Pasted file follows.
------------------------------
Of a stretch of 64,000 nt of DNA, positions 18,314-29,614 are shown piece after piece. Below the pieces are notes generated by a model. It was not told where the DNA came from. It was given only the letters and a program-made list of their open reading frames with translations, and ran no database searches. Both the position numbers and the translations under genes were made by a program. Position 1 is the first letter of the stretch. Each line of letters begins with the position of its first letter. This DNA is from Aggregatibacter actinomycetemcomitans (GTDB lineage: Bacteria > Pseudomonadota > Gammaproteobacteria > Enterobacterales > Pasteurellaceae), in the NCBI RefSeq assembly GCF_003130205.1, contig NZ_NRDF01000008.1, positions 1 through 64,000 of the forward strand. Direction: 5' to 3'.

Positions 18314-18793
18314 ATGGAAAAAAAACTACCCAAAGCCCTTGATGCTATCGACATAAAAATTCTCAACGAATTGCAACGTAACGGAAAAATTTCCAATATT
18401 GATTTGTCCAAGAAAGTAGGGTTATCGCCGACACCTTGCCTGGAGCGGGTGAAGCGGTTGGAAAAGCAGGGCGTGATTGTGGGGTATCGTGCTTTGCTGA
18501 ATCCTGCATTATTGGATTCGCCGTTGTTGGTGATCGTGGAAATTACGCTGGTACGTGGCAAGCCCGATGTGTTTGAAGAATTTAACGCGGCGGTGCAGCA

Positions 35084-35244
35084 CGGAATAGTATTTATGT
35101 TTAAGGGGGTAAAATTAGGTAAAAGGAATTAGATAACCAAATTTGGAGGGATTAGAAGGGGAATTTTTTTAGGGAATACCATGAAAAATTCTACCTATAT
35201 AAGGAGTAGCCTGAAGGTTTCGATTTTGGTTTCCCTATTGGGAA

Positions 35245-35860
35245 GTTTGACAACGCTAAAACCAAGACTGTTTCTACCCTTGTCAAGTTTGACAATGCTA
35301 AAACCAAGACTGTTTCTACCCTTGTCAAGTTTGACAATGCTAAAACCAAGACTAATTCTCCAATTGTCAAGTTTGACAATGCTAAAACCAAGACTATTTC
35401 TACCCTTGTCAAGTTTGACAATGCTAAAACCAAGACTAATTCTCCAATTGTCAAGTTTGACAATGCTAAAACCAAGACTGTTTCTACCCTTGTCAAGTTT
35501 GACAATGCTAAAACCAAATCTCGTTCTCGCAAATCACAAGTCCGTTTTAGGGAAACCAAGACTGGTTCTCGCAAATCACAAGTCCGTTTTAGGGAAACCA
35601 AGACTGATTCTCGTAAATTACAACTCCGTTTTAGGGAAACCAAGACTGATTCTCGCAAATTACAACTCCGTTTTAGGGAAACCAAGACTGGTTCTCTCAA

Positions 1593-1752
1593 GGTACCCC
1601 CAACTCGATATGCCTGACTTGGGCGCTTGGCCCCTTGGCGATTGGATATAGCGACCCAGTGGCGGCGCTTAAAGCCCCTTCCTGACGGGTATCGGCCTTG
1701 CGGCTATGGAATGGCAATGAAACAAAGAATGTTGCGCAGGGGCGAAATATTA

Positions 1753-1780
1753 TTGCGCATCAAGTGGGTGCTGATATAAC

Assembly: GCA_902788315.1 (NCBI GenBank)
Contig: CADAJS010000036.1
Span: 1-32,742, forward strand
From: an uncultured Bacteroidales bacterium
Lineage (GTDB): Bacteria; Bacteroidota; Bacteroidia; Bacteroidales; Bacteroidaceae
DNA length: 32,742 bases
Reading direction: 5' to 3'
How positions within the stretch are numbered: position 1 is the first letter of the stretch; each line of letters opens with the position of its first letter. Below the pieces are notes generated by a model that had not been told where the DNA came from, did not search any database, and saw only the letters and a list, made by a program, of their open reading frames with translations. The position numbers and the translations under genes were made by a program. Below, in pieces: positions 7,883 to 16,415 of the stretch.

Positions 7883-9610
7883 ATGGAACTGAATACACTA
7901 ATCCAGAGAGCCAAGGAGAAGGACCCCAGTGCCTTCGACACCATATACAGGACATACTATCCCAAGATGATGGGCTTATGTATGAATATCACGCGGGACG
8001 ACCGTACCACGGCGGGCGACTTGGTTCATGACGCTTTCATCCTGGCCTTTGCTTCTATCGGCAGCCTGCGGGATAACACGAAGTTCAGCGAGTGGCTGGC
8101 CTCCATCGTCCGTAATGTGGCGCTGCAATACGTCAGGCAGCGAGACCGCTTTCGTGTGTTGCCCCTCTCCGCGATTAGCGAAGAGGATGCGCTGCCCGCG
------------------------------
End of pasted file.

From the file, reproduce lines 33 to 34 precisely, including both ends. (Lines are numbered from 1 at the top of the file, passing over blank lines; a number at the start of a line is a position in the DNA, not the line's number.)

8001 ACCGTACCACGGCGGGCGACTTGGTTCATGACGCTTTCATCCTGGCCTTTGCTTCTATCGGCAGCCTGCGGGATAACACGAAGTTCAGCGAGTGGCTGGC
8101 CTCCATCGTCCGTAATGTGGCGCTGCAATACGTCAGGCAGCGAGACCGCTTTCGTGTGTTGCCCCTCTCCGCGATTAGCGAAGAGGATGCGCTGCCCGCG